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Marc Johnson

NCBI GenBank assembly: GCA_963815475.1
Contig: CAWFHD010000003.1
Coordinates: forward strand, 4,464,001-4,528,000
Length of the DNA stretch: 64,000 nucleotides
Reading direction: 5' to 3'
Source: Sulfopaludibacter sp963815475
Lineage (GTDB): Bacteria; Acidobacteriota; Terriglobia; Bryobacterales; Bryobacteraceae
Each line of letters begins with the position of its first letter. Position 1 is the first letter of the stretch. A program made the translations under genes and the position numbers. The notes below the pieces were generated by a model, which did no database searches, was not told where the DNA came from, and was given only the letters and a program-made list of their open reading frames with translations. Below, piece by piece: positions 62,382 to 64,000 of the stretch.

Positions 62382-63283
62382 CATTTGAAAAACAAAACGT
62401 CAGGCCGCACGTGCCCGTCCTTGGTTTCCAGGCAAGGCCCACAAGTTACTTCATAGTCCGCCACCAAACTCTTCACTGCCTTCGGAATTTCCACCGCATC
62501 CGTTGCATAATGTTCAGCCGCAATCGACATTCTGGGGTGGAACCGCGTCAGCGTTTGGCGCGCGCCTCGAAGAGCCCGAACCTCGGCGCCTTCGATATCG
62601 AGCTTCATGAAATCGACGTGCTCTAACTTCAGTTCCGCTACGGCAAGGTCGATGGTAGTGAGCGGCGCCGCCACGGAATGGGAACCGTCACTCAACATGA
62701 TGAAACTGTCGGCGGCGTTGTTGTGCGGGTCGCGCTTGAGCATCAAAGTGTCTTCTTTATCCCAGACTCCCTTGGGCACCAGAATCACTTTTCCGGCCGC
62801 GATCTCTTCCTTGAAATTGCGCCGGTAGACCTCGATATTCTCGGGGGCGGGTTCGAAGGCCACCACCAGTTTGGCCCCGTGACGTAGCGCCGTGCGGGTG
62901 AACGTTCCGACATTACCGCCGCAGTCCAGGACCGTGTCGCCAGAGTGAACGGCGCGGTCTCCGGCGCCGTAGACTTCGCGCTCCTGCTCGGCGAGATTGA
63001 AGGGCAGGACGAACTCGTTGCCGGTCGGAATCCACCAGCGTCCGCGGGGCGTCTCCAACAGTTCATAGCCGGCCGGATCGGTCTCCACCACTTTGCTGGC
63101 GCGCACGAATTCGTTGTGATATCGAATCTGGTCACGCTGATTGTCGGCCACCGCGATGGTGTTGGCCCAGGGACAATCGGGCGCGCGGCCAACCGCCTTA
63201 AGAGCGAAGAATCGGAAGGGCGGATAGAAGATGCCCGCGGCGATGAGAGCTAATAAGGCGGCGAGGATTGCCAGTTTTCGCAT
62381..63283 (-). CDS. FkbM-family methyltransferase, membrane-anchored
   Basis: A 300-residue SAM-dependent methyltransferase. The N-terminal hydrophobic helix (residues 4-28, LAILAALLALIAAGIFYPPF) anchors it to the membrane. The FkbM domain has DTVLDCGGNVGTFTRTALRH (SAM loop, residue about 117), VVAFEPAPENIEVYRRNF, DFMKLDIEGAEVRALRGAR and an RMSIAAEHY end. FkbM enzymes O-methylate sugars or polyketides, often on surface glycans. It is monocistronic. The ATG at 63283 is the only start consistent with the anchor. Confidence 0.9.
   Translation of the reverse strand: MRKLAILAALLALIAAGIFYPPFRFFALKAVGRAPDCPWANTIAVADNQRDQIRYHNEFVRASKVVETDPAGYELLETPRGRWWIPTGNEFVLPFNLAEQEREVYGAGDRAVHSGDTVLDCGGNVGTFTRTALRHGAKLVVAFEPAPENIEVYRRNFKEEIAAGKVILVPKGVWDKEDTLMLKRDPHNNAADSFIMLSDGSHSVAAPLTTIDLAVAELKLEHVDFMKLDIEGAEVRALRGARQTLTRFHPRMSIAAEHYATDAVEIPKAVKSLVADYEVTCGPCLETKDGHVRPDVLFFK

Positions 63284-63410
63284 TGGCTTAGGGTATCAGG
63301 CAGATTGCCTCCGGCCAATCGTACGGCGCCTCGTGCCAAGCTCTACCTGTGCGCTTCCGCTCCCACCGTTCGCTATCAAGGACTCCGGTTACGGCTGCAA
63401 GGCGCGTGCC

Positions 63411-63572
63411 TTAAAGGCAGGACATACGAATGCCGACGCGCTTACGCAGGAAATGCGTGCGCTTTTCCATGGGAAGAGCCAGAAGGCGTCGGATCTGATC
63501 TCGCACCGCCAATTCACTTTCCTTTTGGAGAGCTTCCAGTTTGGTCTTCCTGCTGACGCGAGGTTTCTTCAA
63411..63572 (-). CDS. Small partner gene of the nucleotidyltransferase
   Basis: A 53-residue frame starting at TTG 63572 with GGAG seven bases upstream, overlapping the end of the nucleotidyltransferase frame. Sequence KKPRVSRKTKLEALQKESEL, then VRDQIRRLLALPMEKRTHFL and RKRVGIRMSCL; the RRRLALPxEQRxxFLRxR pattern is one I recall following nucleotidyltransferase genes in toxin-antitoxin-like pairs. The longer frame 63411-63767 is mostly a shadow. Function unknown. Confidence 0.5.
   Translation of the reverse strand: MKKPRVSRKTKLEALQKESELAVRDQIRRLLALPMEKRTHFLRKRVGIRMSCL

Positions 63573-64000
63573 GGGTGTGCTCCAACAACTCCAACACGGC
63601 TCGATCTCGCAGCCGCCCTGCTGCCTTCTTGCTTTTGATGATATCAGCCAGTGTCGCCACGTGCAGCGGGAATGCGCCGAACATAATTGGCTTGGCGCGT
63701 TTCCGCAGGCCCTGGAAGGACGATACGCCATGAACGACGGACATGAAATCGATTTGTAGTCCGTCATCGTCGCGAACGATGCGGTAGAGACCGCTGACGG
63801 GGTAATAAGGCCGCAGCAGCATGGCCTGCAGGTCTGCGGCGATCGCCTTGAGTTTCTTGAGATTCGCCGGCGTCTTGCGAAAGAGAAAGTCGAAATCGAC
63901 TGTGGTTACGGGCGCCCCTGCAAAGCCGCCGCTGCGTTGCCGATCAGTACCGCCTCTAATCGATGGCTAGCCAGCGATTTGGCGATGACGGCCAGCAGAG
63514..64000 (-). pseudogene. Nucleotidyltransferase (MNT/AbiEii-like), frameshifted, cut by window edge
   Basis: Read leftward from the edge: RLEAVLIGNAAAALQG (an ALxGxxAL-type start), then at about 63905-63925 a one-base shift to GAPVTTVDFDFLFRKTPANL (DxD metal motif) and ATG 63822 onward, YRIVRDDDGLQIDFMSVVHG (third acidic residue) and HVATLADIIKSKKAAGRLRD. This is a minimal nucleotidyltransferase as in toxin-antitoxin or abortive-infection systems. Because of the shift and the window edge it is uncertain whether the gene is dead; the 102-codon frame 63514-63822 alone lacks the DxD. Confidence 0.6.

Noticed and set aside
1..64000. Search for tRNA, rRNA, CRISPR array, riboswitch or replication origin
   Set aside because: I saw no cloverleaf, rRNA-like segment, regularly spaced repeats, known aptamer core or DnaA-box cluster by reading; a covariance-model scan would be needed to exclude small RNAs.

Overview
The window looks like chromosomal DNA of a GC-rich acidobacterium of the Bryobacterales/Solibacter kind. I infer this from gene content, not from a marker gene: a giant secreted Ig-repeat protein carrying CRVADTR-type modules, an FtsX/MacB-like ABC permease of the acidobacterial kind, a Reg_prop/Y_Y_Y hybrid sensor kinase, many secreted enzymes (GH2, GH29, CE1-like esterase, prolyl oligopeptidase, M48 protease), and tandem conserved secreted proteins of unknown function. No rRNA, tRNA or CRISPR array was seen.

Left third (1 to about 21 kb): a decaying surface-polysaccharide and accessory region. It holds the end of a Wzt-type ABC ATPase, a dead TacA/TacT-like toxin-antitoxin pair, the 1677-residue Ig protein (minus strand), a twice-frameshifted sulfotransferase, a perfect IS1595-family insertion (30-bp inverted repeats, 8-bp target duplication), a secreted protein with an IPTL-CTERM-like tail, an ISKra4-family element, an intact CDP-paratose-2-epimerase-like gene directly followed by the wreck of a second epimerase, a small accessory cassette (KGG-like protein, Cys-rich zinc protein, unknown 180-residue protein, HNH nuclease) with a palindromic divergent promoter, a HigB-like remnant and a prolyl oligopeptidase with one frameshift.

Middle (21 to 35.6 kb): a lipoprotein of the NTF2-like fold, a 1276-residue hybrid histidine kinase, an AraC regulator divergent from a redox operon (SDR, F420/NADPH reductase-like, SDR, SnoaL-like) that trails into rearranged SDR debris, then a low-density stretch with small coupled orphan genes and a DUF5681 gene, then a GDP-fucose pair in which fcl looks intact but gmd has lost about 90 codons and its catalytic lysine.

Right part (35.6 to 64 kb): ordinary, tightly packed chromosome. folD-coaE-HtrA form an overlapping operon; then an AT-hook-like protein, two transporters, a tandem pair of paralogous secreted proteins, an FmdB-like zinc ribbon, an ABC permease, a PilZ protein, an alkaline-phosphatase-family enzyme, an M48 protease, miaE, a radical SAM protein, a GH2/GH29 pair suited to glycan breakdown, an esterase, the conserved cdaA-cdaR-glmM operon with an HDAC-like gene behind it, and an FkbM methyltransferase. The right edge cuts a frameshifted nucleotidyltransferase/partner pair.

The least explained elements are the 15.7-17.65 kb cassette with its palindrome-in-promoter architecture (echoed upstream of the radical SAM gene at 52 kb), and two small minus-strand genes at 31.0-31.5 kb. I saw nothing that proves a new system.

PSY312 – lec2 May 8, 2013 Cognitive Development *Development refers to – development from fetal stage through to early adulthood *Cognitive = refers to thinking, thought processes; cognitive development = development of thought processes from birth to ~age 23 (typically neurological development is typically ceased by age 23) – there is much more plasticity from infancy to age 23 We’ll talk about: -What are the changes? -How do they occur? -What are the neurological mechanisms? *cognitive changes reflect neurological changes - there’s philosophical dichotomy – the mind vs. brain dilemma – are they the same thing or are they different - currently – mind and brain are same thing; who u are is reflection of organization of your brain - Gestault argument – are you more than just cells communicating with each other in brain, or is there something else to you? - what do we characterize as the “self”? - we say it’s the “soul” or “spirit” which is not the sum of all the parts (the brain) – mind and brain are separate & they interact with each other The major camps of theory Three major theoretical camps of how development progresses (change): 1. Piaget - Study of cognition began with Freud th - Study of cognition in early childhood – mid part of 20 century th - Study of cognition – thinking + feeling – in beginning of 20 century, but only in adults; study in children started ~50 yrs later - Piaget was so influential b/c – he collected qualitative info AND quantitative info! - He theoristd that there were stages of development, which were progressive – u start in 1 stage, and go up by each stage o So development is PROGRESSIVE 2. Information Processing - Suggested that development was MODULAR – that there were modules of development o Basic modules of development are in terms of learning – input (sensory information) + output (behavior, or answer to a question) o Input is at the bottom, output is at the top o Cognitive development involves the development of stages from input to output 3. Vygotsky = social cognitive development - 1910s +1920s – he proposed that development occurs though social interaction; that it was social interaction that was important in development o Wild child Victor – if there’s no social interaction there is no cognitive development - Said person is product of environment (all about the nurture) - It’s very important u become part of social society - Vygotsky himself was a product of social interaction – b/c he was Russian & at this time there was the Russian revolution going on - If u don’t get experience with language – u won’t learn it! o Victor never had social exposure, including language – he did not develop & never developed properly o Concept of critical periods – there does seem to be a biological period (critical period) in which u have to be socially exposed to something in order to develop it – and language is good example * u can still learn a 2 language after critical period – but it is accented Neurological Development *brain growth – what does it mean? -brain development in utero: - there needs to be a development in brain in order for there to be development in cognition - in utero brain develops, more significantly in 2 trimester (between 3 and 6 rd th month of pregnancy) – see a very signifacnt of growth in central nervous system - means u see 1000s of neurons dividing, developing every second - by the time ur born, u have all the neurons u are going to use – have approximately 200 billion of them Proliferation - There is a division of cells (in 2 nd trimester specifically) – mitotic cell division - U are making a lot of new cells = proliferation nd - So in 2 trimester seeing proliferation of cells of nervous system - Even in fetal stage – proliferation of cells Migration nd - Cells are moving to different locations in the growing organism (especially in 2 trimester) – as they are growing they move to areas that will be the organs/nervous system Specialization - As the cells move to locations – they gain specialized function - Ex. neuron is human cell specialized for nervous system How is brain changing and growing in early adulthood - Through synaptogenesis – make more synapses between neurons for more communication btw neurons - In fact – u have more neurons at birth than at early adulthood/adulthood – the neurons that don’t make synaptic connection will wither and die - Also – seeing increased myelinization – protects and enhances electrical signal – it’s a glial cell (see development of glial cells into early adulthood) o The neurons glial cells are facilitating are the ones that are being used; glial cells are particularly interested in supporting neurons that are ACTIVE o If there are neurons that ur not using – they will wither + die; but those that u are using, the glial cells will enhance them! (*use it or lose it*) o When u lose it – u usually don’t gain it back – the older u get the less likely it is ull gain it back Cross-section of the Brain *saggital mid-cross section of the brain 3 dimensions: -sagittal -horizontal -coronal *ontogeny recapitulates phylogeny = development of brain ontologically looks the same as the evolutionary development of the brain *phylogeny = difference between species - Hindbrain develops first – involved in some of the most basic behaviors (such as breathing) = motivations, sleep, awareness, breathing, heartbeat Brain is subdivided into 3 major areas: 1. Forebrain: *most evolutionary developed part of the brain – is developing last (end of 2 nd trimester the cortex is developing most significantly) Cerebral cortex - has very significant layers in function - in 2 trimester cannot have exposure to teratogens; anything that interferes with development of cortex has significant impairments in development - 2 most significant teratogens = alcohol + cigarettes (first-hand smoking by mother during birth can lead to ADHD and conduct disorder in child) Thalamus = sensory switchboard - all senses go through the thalamus, except for SMELL (olfaction) – may be a reflection of phylogeny; smell seems to be the 1 sense that developed evolutionary, doesn’t go through thalamus Hypothalamus 2. Midbrain - The reward system (liking and disliking) – pushing us towards and away from things - Some reflexive automatic behaviors 3. Hindbrain Cerebellum Pons Medulla (medulla oblongata) Source of all behavior = central nervous system = spinal cord (involved in reflexive involuntary behaviors) + brain *startle reflex = from spinal cord; the reflexive reactions need to work very quickly - at infancy these reactions are not completely developed, but are in place Studied by: - Neurologist = interested in studying the gross structure + function of the brain (are physicians, M.D.); trained to clinically treat somebody (more invasive treatments such as surgery) - Psychiatrist = physicians; specialized in treating clinically - Anatomist = interested in structure (Ph.D.), a researcher - Neuropsychologist = studies structure + function of brain (Ph.D.) Hindbrain -medulla = controls breathing, heart rate, blood pressure - is essential to life functioning – if destroy it u die; develops very quickly -pons = regulation of sleep/wake cycle -